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Showing posts from June, 2020

Comparison of tenant deposit schemes in England and Wales

In England and Wales there are three government-approved tenancy deposit schemes (Scotland and Northern Ireland have different schemes). They are Deposit Protection Service (DPS) MyDeposits  Tenancy Deposit Scheme (TDS) Insured vs. custodial scheme Insured scheme: the landlord/agent can hold the tenancy deposits during the term of the tenancy. They need to pay a fee to the deposit scheme to register the deposit. At the end of tenancy, if the tenant raises a dispute, they must transfer the disputed amount to the deposit scheme until the matter is resolved by a free dispute resolution service provided by the scheme or a court.  Custodial scheme: the scheme holds the deposit for the duration of the tenancy. Custodial Schemes is free of charge for the landlord/agent. At the end of tenancy, both parties agree before the deposit can be released to the tenant/landlord. If there is a dispute, the release of deposit will be based on the decision of the free dispute resolution service provided b

Clusters of UK universities based on research, teaching, economic resources, academic selectivity and socioeconomic mix of students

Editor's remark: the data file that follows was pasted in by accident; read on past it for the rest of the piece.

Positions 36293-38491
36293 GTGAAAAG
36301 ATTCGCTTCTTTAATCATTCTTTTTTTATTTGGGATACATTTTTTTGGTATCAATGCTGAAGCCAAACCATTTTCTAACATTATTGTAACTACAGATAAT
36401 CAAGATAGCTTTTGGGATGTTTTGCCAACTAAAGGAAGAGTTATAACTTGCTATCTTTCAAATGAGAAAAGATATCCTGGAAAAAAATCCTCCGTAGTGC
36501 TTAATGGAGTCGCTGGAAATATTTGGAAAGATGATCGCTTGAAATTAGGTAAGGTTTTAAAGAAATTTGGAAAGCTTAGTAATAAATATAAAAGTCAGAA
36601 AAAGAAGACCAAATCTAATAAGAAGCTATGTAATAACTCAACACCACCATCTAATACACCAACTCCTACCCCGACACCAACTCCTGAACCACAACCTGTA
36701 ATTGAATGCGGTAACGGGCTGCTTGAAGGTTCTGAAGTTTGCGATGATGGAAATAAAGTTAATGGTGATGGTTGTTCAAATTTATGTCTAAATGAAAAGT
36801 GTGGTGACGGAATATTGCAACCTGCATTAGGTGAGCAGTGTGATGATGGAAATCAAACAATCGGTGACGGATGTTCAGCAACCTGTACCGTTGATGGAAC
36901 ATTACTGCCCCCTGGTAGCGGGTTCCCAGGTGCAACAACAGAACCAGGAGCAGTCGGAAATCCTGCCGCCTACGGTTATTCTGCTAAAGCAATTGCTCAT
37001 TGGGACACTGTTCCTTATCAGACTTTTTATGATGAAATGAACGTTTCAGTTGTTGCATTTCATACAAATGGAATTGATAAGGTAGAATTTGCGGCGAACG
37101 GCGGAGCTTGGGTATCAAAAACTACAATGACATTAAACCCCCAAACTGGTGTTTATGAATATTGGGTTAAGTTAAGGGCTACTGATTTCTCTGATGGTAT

UK University league tables are unreliable as they are often closely bunched together at the top, middle and bottom. Don't read too much into universities placed 10 to 20 places apart – a university in 50th place is usually separated by the one in 60th by only a few percentage points. This is also why some universities ranking fluctuate from year to year – small differences in score can mean big differences in placing. For example, a small drop in the National Student Survey (NSS) may cost a university 20 places in league tables. It makes more sense to cluster universities based on similar criteria. According to DOI: 10.1080/03054985.2015.1082905 , there are 4 distinctive clusters of universities in the UK. A stark division is evident between the old pre-1992 universities and the post-1992 universities, with large differences evident in terms of research activity, economic resources, academic selectivity, and social mix. The difference between old and new universities with respect